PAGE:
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Authors: Lexa Hillyer

Proof of Forever

BOOK: Proof of Forever
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For Ellen Byer Friedlander,

who has always inspired me to read, to write,

and to rage against the dying of the light


“Your past is always your past.
Even if you forget it,
it remembers you.”

—Sarah Dessen


Just do it. Now, now, now,
Zoe thinks as she blows loose strands of her blond hair off her sweaty forehead. Don't frogs die like this, from too much heat? One minute they're sleeping, dreaming froggy dreams, and the next they're just . . . fried.

The rickety box fan propped up on the porch railing divides the sunlight into flashes and shadows, its thick blades hacking the sky—before, after, before, after—pulling in the smell of freshly cut grass. Zoe can't help but think of the propeller on a fighter plane. Except no one's going anywhere, and no one knows of the little war inside her.

In the deafening whir, she almost doesn't hear him say it: “This isn't working.”

It takes a minute to realize he means the bike.

Calvin has apparently given up on Operation Revitalize Zoe's Wheels. Her bicycle has just fallen in a mangled-looking heap of blue and white metal, half on the porch stairs, half on the
concrete path that cuts his front yard down the middle.

“Shit. Sorry.” Calvin wipes his greased fingers on his cargo shorts as he straightens to his full height, then swipes his almost shoulder-length brown hair out of his eyes. He is the very definition of floppy. “The chain is too rusted, Albright. Not sure there's much more I can do.”

“Well, thanks for trying, I guess.” Zoe forces a smile—the kind you give the dental hygienist while biting down on a cold, metallic-tasting X-ray slide. Her cutoff shorts stick to her thighs in the August heat. The maple trees along Jefferson Street wink green and yellow in the faint-but-not-nearly-enough breeze. Down the road, she can see the local church, where she used to go for the free doughnuts. If it's a toss-up between believing in a cozy place in the clouds where you go after death, or doughnuts, Zoe knows which side she's on. When you're dead, you're dead.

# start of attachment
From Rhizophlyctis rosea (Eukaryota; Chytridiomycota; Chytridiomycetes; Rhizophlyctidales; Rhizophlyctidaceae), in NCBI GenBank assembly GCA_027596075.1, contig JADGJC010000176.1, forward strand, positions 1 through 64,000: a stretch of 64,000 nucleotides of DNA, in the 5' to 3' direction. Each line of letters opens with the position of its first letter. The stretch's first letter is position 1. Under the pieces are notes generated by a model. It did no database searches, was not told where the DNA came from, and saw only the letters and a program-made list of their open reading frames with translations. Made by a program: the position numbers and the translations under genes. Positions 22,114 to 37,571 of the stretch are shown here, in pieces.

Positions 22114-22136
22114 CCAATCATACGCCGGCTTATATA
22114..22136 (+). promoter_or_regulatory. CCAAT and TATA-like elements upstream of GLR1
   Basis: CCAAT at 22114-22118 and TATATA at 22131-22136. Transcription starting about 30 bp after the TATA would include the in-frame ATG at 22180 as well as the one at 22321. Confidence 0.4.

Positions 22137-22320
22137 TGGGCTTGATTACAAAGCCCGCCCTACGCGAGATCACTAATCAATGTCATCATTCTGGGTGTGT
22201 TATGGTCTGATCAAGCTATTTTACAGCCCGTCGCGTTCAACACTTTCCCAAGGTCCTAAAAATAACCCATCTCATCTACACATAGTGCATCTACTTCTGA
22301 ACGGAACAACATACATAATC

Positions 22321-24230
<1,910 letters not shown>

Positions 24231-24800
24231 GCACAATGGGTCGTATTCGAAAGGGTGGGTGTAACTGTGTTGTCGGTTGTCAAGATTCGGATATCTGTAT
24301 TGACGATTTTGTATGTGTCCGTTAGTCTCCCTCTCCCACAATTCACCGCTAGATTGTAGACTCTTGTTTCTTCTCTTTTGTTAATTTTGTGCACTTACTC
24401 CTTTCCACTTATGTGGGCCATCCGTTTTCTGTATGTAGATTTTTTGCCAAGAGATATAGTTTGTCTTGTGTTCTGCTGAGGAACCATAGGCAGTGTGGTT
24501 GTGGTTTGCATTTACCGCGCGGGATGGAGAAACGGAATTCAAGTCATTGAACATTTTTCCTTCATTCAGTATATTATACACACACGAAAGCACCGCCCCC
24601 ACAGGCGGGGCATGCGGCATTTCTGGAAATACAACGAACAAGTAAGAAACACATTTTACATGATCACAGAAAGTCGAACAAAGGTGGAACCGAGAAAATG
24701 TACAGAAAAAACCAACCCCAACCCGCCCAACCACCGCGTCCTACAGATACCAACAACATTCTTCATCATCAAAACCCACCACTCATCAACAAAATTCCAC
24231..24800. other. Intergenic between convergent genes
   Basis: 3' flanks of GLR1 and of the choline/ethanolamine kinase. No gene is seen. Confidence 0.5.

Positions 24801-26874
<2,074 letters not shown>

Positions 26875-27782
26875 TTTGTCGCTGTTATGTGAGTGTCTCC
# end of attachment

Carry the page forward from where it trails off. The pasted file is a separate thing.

Say it, say it, say it,
she wills herself. Normally she can't stop talking.

Calvin comes over and kicks the side of her foot. “I can see if my mom will lend you her old one,” he offers.

“Don't worry about it. The thing's a piece of thrift-store crap anyway,” Zoe says. She feels like she can't breathe. It must be the weather.

“Then what's the matter?” Calvin shades his eyes with his hand, staring down at her from his six-foot-two frame.

“Nothing,” she says, too fast. She feels her cheeks getting warm and her throat getting tight. She wants to go back. She
wants to go back to three months ago, before prom, before all of this happened.

They were supposed to have gone together just as friends. But then there was the fumbling, sweet, after-party kiss. And everything changed.

Now things
to go back, somehow, to the way they used to be. And though she's not sure she'll ever be able to connect the dots and explain why, her unexpected call from Joy today has made this all the more clear. Joy's words still ring in her ears:
I need to see you. Will you come?

Joy isn't the kind of person you can say no to. Not with that lilt in her voice, that way it has of breaking midsentence from soft to rough, from high to low. Not with that power she has to convince you anything is true, even the idea that life is okay when it really isn't.

Even when she abandoned you two years ago and you haven't heard from her since, until this morning. Even
, you can't say no.

Cal raises an eyebrow. “Nothing? Really? I've seen a llama spit more convincingly.” He's full of odd phrases like that.

“No, you haven't,” Zoe replies, pushing him out of her way so she can sit down beside her bike.

Then his face quirks into a grin. “I know how to cheer you up.” He darts around to the side of the house.

“Cal, what are you doing? I have to tell—” Before she can finish, Cal reappears holding the end of the garden hose.

“Never send a human to do a machine's job,” he announces, faux-menacing, quoting their favorite movie. He grins again,
big. That adorable crooked-toothed grin. Zoe's chest clenches.

“I will kill you if you—”

“Two words, Albright. Dodge this.” Cal lets loose.

The water hits her like cold, hard bullets and in a second her top is soaked. She squeals and instinctively goes to tackle him. “No fair!” she cries, trying to wrestle away the hose.